Yes, but see above about context…I don’t think campaign advertising and using social media as a platform is “conspiracy” any more than any other corporation. See the Facebook COO e mail above. We live in a global economy and just about any large company has some connection or another with some “foreign power”.

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          3. @anon

            Fair enough as to the rest of what you answered, but as to this:

            “As a lawyer, do you typically refer to legally binding non-disclosure agreements as “hush money” and suing for violations as “suing them to stay quiet”?”

            Oh, the legal aspects of this are quite facinating, and it would appear that Trump’s lawyers are getting their rear ends handed to them legally. However, if Trump was not the POTUS, this would be just another tawdry little scandal on page three of the gossip column.

            I’m not claiming any sympathy for the women here. The women who had consensual affairs with Trump certainly knew what they were doing and it would appear now that they just want to trade on the new bonanza of reality-TV-like notoriety Trump’s notorious presidency is fostering constantly, and they appear to be winning in this regard as well.

            Seriously anon. You don’t find it disconcerting that Trump had to go around paying off all his old mistresses just to get elected? You don’t find it degrading to the office of the POTUS that Trump is now suing (and apparently losing) in court to keep these illicit affairs from exposure? You don’t find this to be an embarrassment to the country, a blow to Trump’s already weak credibility and to the standing of the office of the presidency at home and around the world?

            I’m mean, it may just be one of those reoccurring coincidences with the Trump presidency, but don’t you think the sudden announcement of the firing Trump’s NSC Chairman was awfully well timed to distract from a CNN interview with Trump’s Playboy Bunny girl friend?Do you even wonder what Trump might do to distract from Mueller’s potentially far more damaging ultimate pronouncements – WWIII?

            Trump’s presidency is an increasingly chaotic dumpster fire that could potentially ignite the whole world.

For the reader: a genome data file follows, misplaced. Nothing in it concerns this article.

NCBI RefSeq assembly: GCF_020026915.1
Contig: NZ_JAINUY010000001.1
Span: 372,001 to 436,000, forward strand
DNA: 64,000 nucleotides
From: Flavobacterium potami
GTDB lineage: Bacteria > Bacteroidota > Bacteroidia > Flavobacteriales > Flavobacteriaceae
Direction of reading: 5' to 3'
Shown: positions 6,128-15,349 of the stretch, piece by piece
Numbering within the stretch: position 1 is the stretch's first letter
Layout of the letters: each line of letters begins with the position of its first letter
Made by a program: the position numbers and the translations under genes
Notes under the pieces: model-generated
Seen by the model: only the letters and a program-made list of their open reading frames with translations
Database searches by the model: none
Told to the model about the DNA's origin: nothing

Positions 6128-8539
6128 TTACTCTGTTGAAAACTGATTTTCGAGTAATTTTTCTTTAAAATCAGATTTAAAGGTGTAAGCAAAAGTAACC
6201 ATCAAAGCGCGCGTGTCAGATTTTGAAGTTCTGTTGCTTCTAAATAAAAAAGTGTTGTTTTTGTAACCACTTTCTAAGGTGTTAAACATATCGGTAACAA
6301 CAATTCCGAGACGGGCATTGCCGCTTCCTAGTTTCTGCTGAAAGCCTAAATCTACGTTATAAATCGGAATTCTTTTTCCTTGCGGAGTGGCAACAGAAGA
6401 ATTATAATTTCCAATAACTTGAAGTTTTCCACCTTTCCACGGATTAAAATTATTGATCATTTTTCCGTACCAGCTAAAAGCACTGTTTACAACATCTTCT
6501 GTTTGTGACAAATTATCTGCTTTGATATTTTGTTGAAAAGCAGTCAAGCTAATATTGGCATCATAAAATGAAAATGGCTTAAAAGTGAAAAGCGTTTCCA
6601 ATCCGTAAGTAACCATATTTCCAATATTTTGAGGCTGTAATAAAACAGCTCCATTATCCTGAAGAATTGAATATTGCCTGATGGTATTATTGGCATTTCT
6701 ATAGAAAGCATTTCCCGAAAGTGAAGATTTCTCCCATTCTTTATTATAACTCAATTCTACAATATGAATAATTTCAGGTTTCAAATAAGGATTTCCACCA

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          4. Look at what are you calling an increasingly chaotic dumpster fire. It has nothing to do with with Trump is doing in office. Even Doug only complains about Trump’s style.

            What you are doing is engaging in an unrelenting, smug, self-satisfied ad hominem. Given who you have voted for, it is the purest hypocrisy. You candidates has no problem with consensual sex of any kind.

            Are Christians happy with Trump’s playboy past? No, but the alternative was voting for a woman who thinks paying for abortions and the harvesting the organs of the unborn is a civic duty of some sort.

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          5. “Conspiracy with foriegn powers to win the election?”
            Yes, but see above about context…I don’t think campaign advertising and using social media as a platform is “conspiracy” any more than any other corporation.”

            The recent Facebook scandal isn’t even the most disconcerting evidence of Trump campaign conspiracy? Have you forgotten that we already have two guilty pleas from Trump campaign officials essentially based upon their Russia connections. There’s like dozens of others. Between strange meetings on Indian Ocean islands and Trump’s asking for Russia business deals during the campaign and Trump real estate purchases by Putin’s Russian oligarchs and Trump associates’ efforts with Wikileaks to expose Democratic emails stolen by Russian operatives, and on and on. It’s hard to keep up. If you’re trying to play WAC-A-Mole with evidence of Trump’s Russia complicity anon, you’re losing “bigly”.

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          6. “Seriously anon. You don’t find it disconcerting that Trump had to go around paying off all his old mistresses just to get elected?”

            Way back (and I don’t have the link…almost a couple of decades ago now, after Marla) I remember reading that Trump made all of his dates sign non-disclosure agreements even before he would “date” them. I thought it was sort of strange…but also smart (candidly) at the time.
            So none of this surprises me.
            Is this optimal/my dream for a POTUS? No.

            “don’t you think the sudden announcement of the firing Trump’s NSC Chairman was awfully well timed to distract from a CNN interview with Trump’s Playboy Bunny girl friend?”

            Not really. You might notice he has fired quite a few people? I don’t think the timing was planned. I’d wager a good deal of money one had absolutely nothing to do with the other.

            “Do you even wonder what Trump might do to distract from Mueller’s potentially far more damaging ultimate pronouncements – WWIII?”

            Well, if precedent is any measure he should’ve already bombed a pharmaceutical factory, right? We’ll see…I might eat my words. But if Mueller’s “pronouncements” come to pass and you’re proven wrong will you eat yours?

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          7. “You might notice he has fired quite a few people? I don’t think the timing was planned. I’d wager a good deal of money one had absolutely nothing to do with the other.”

            I think you might lose that bet. It was announced earlier that the head of the NSC was leaving in several days and who Trump had appointed. Quite suddenly, literally right before the Bunny interview was to air, Trump announced the firing was to take place immediately. Neither the current nor the new NSC Advisor saw this coming. In fact the new guy heard he was the head of the NSC effective immediately while he was still on air as a Fox New contributor. Basically, he was being paid by Fox News and the taxpayer at the same time.